Day 4 The Distant Edge of Civilization

by | Nov 11, 2010 | Uncategorized

November 5, 2010

We had a little excitement last night. Fortunately it wasn’t in my tent. The South Africans had a baboon spider sharing their residence and were nice enough to show us before they carefully released him back to the wilds. Evidently there are many species of baboon spider but no matter how harmless they are this truly massive spider would of scared the living ***** out of me had he been in my tent.

We got another early start. We were up by 4:45 am and motoring up the Rhudji River with coffees in hand. Today was a true expedition run. We drove upstream for 4 hours. We went to where the South Africans have been only three times since they discovered this tigerfish filled river. The ride was scenic to say the least because we started in near darkness and watched the sunrise. Surprisingly we only saw two hippos as far as mammals. Sadly, this particular area gets poached. However, what we didn’t get to see in mammals was easily made up for with amazing bird species.

Three hours into the ride we came to the first local village we’ve seen all week. We were quite a sight for these folks and I think every single one of them came down to check us out. They seemed very friendly and nearly all of them waved to us from the minute we popped in their sight until we went around the next corner. It was what fishing and travel are all about.

We began fishing on the upstream end of the village. Local kids lined up to watch the mysterious visitors. In my boat were Rob, Keith and Chris. Chris has been filming from the other boat these first three days so today he climbed in with us for some new camera angles. The pool we started fishing had a lot of current and Rob and I sort of swung our flies through its tail-out. Each time Rob and I got jolted by quick striking tigerfish but could not connect. Just as we were getting frustrated I tagged into a 9lber. The kids of the village watched curiously as I battled the leaping tiger to the boat. Then I revived the tiger and let him swim away. In the distance I heard a mom yelling something to the kids. I could only guess she was telling them to ask for the next fish, but they ignored her because they weren’t up for the language barrier challenge with their strange guests.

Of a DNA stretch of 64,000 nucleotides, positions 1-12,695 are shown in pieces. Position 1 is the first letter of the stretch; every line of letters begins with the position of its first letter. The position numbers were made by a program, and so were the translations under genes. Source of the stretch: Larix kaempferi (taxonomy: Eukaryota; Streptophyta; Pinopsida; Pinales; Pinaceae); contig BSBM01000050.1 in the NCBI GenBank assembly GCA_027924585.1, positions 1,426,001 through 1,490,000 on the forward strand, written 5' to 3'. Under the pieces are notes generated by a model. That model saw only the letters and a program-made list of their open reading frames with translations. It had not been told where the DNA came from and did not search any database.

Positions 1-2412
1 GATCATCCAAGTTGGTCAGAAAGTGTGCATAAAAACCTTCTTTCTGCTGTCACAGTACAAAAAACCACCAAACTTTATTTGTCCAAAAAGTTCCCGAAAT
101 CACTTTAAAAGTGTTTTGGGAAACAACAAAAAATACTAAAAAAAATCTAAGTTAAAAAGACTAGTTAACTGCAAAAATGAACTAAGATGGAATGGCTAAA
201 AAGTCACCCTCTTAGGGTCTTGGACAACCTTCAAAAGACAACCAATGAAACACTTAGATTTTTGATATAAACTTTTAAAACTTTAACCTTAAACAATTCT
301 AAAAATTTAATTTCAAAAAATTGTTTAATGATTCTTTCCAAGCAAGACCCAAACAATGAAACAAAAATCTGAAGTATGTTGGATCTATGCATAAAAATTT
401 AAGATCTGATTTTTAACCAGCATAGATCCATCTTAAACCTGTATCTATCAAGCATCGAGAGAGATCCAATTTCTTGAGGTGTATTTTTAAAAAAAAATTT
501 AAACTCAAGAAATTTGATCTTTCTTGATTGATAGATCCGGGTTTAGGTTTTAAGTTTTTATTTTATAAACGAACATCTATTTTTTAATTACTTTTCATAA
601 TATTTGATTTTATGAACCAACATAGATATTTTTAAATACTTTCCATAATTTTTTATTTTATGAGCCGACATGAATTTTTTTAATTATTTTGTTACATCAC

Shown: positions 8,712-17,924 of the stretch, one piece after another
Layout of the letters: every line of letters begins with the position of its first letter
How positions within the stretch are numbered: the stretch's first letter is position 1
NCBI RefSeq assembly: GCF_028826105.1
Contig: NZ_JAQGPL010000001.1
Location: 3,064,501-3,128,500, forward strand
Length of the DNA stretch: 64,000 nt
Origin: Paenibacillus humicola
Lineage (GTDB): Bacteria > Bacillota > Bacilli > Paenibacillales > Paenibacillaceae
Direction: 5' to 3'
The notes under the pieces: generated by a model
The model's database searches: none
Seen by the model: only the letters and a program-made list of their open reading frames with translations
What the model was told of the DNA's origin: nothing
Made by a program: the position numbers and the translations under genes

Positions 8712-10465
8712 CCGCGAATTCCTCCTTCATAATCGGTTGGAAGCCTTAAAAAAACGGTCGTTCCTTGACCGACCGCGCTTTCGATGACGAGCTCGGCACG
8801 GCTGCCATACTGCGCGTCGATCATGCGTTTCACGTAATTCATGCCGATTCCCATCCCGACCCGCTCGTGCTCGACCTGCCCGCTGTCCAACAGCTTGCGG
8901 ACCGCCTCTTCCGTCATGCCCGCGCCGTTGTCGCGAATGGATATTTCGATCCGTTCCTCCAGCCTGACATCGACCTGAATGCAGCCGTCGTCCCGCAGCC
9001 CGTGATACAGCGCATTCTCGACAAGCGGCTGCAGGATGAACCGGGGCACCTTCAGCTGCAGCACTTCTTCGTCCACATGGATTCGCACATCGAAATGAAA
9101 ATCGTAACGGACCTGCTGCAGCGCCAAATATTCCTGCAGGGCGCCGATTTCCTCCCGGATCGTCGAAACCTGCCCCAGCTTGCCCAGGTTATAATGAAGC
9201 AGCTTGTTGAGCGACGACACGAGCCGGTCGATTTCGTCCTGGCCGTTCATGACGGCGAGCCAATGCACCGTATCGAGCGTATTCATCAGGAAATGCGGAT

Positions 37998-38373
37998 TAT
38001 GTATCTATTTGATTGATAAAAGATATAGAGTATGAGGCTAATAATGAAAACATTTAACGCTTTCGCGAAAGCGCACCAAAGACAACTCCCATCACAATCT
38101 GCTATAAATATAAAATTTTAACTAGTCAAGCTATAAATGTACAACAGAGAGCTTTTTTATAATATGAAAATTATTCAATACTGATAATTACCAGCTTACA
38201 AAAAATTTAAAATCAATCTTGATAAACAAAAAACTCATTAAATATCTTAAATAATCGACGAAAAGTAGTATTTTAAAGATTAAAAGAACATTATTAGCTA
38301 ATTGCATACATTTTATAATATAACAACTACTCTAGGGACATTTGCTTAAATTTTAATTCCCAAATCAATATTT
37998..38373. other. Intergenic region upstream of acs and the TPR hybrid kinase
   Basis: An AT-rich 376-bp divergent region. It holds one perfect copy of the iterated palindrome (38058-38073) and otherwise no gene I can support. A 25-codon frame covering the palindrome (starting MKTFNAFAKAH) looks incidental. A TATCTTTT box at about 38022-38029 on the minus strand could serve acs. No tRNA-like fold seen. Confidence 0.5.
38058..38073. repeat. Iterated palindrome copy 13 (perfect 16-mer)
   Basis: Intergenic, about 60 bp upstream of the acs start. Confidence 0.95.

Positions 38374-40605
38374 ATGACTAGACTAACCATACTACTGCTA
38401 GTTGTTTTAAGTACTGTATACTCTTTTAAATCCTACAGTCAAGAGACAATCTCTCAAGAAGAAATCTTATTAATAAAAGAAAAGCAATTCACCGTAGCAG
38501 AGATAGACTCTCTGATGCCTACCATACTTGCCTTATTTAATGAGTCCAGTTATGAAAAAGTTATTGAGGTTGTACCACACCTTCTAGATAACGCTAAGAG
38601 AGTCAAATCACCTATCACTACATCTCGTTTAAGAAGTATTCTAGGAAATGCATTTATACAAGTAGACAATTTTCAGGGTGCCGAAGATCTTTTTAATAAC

Our plan was to drift and fish our way all the way back to camp. A four hour drive upstream against the current would likely only be about a two hour boat ride back. By drifting down all day we could hit so much good looking water we’d be bound to catch the giant tiger we are dreaming of filming. Pool after pool we pounded the banks and dredged the depths. We caught some fish but it was surprising just how slow the fishing was. At last we hung our first good fish. Rob had gotten strikes three casts in a row with his Rio deep 300 grain shooting head. Then on his fourth run through the pool he came tight and shouted big fish. I reeled in to make sure my line wouldn’t be in the way and got ready to see a giant.